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THE NEW NERVE TONIC
AND KIDNEY CURE.
Cleanses the Ridneys and Bladder, purifies the
Blood. Puts Flesh on thin people. Strengthens
the Nerves. Cl,ars the Brain. Cures Nervous
Debility, Insomnia, Falling Memory. Restores
the Vim, Vigor, Vital and Strength of Youth
in both weak Men and 'omen.
This New Remedy works like Magic. but Is ab
solutely harmless. Weigh yourself before taking.
Price, 60 cts.; 12 boxes, $5.00, by mall.
We will cheerfully refund the money it you are
1ot beneftted. Try it and be convinced.
TELLS OF COMRADE'S DEATH
Illustrative Instance of the Heroic
Spiirit of the Japanese
The English edition of the Japa
nese Graphic, published in Tokio.
throws many interesting sidelights
on the war and brings the people
near to Occidental readers. The fol
lowing report of the death of a sol
dier. Harukichi Ozawa. was sent to
the bereaved family by his friend.
"Alas: Sankichi has missed a great
consolation tod*y. May 16 is a me
morial day that Sankichi will never
forget as long as he retains his senses
On the very day I, with Mr. Earuki
chi, was secretly sent to Loah.shan
on an important mission.
"The enemy gradually increased in
number from 70 or So to 120 or 130.
We were now convinced that death
could not be escaped, yet still we
kept firing, while, at times, trying to
make them believe us -to be numer
ous, we cried many orders and charg
es. This ruse however, was not ef
fective, for the enemy threatened to
shoot us all in a body. Seeing the
state of things we endeavored to
make a dash for freedom- dow,n the
stee) mountain pass.
"At this juncture Mr. Harukichi
was shot through the shoulder and
the same shot grazed my right leg.
Mr. Haruk; hi fell down firt and
then I did the s.ame. Blood gushed
out copiously and we were both of
. us dved crimson. But we wer.- not
killed yet, and I said: 'Mr. Ozawa,
are you able to move?' His answer
was: 'I am all right. Hok are you?'
When I 'Eold him that my case was
slight and called for no anxiety, he
raised him-:i and said: 'Come now,
let us go We must not suffer our
selves to die before we make a re
"Thus urging me, he ran rapidly
about half a mile under cover of the
trees, when accidentally fell down,
stumbling against the root of a r"t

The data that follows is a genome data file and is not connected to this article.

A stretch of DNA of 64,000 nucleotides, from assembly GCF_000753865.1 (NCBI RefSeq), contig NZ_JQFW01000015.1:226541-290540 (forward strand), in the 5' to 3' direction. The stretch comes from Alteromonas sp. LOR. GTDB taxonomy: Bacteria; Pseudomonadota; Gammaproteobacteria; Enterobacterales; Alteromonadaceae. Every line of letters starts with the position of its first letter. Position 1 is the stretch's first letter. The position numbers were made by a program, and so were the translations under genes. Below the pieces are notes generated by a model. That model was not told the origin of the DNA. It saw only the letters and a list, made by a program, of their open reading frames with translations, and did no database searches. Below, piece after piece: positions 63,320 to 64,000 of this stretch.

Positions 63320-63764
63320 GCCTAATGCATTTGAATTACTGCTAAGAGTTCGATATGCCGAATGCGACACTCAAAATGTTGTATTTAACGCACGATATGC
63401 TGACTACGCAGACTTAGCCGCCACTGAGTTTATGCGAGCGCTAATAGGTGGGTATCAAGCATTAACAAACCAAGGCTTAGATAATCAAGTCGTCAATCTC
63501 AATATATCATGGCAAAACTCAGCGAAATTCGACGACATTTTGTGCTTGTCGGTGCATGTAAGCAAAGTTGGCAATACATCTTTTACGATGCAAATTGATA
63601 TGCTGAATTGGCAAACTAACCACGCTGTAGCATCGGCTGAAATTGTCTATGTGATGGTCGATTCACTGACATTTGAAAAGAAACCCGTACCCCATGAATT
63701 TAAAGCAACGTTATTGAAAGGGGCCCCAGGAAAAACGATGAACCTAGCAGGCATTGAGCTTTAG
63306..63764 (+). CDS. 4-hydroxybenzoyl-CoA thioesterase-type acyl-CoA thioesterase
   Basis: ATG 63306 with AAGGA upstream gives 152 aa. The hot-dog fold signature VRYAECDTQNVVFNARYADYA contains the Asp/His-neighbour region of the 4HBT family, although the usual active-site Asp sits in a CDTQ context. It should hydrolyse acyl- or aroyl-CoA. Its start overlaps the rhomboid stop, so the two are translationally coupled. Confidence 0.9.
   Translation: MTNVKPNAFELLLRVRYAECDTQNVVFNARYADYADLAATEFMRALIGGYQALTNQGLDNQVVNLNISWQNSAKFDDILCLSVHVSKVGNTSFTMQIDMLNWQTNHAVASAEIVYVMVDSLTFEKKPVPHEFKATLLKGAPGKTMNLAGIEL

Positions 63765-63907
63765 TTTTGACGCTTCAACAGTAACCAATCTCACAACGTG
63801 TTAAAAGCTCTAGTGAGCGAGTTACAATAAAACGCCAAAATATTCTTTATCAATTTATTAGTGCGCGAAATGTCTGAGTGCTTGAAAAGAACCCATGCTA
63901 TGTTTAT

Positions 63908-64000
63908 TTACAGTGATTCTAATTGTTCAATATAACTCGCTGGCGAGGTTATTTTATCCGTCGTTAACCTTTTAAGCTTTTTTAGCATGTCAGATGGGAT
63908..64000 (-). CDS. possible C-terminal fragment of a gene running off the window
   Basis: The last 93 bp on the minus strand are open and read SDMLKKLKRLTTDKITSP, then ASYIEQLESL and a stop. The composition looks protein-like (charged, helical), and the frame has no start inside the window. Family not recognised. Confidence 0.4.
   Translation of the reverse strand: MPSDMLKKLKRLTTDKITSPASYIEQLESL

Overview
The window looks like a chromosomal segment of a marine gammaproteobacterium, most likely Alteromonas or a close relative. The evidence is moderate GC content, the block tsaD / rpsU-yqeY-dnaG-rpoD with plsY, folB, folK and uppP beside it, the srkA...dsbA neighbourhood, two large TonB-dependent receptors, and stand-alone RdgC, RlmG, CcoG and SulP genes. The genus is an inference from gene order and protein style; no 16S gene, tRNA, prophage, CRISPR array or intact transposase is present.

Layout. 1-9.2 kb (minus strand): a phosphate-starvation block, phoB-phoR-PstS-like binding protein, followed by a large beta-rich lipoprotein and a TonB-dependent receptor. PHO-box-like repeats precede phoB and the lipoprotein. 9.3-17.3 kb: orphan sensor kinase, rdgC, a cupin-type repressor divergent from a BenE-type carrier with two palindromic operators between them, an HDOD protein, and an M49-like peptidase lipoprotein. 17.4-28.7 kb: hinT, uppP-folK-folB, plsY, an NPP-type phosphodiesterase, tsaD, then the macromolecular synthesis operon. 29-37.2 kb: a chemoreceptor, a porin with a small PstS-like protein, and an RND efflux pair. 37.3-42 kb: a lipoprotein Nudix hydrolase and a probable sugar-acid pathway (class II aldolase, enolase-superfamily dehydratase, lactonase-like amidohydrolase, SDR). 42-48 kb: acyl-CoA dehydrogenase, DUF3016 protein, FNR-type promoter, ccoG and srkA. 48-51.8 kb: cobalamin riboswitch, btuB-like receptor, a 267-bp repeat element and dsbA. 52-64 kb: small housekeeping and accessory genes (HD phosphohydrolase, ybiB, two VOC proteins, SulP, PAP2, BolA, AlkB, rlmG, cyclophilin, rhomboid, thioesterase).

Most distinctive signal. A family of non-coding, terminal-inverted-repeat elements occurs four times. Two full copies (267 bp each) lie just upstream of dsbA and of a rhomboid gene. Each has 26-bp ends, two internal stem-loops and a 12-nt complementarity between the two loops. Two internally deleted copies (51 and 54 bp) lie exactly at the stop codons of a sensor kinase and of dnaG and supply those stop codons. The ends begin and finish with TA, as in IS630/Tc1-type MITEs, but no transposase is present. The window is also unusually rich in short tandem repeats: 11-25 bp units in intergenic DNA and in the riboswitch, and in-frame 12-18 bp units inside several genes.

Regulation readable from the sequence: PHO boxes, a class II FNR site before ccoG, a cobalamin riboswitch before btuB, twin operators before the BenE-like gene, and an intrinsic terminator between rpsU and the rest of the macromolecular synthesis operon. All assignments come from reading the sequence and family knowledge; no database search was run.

'ten tree. Upon his fall he sai-2 gasp)
ing with pain: 'Farewell; I am done
for now. Don't mind me, but run for
"I endeavore:1 to raise him, saying:
'Don't talk so hopelessly,' but he only
shook his head. I could not mend
matters, and so parted with him v.1th
tears in mhy eyes, saying: 'Then I
cannot help you, but depend upon it,
I will avenge you at any cost.' I
quickly rejoined the main body and
made a detailed report. A party of
us then hastened to where Mr. Hiar
ukiehi was iying. WThen he saw its
approachi"g he stood up and, shout
ing, 'Banzai!' passed awey to another
"Not an oEcer but was moved to
tears, not a~ soldier who witnesed his
brave comrade die but thought of
avenging him. Now Laohushan has
fallen into our hands, which fact may
to some extent ease his implacable
resentment. Such being the truth, if
the news of this glorious death shall
dispel some of the sadness of his rel
atives and friends, nothing shall ex
ceed the joy of Sankichi."
Food For the Stock.
Those who have tested the use of
cooked and uncooked foods for stoc':,
more particularly for swine, agree
that the uncooked foods, are by far the
most digestible. This opinion would
delight the vegetarians who urge uin
cooked fruits and vegatables as being
more wholesome. Yet there are two
sides to 'the story, as usual. There
seems to be no denying the value of
the uncooked food, with animals at
any rate, but we all know that a quan
tity of raw fruits and vegetables caten
by humans during the summer is apt
to create a disturbance of the diges
tive organs. Not always does it
cause loosene~s of the bowels, but
aiity of the stomach, which is v'erv~
ainful. Is it not fair to assume that
if uncoo ked food hias this effe,ct Onl
he human siomach that it must
have sne had effect on the stomach
of the farm animal?
This may he a litcle far-;etched,
but experience has taught the writer
meal a day during the winter is ben
that. without exception, one warm
eficial to the animals. Even our
horses have a warm mash, and it has
been well cooked, coo. The poultry
have the warm cooked mash and the
hot corn at night every other day,
and thrive on it. This being our ex
perience, our argument is that ani
mals should have cooked food occa
sionally, but that most of their
meals should consist of food not
Fun With a Dime.
Kansas Cicv Star.
Just to have a litle fun, Glen Shep
herd, ticket seller at the Orpheum.
placed a dime under the glass over
which the theatre's customers pass
their adimission money. The coin
looked as though it was on top of the
glass. A few minutes later a man
came in and h) tight two seats. He
noticed the dime and decided to ap
propriate it. After leaving the win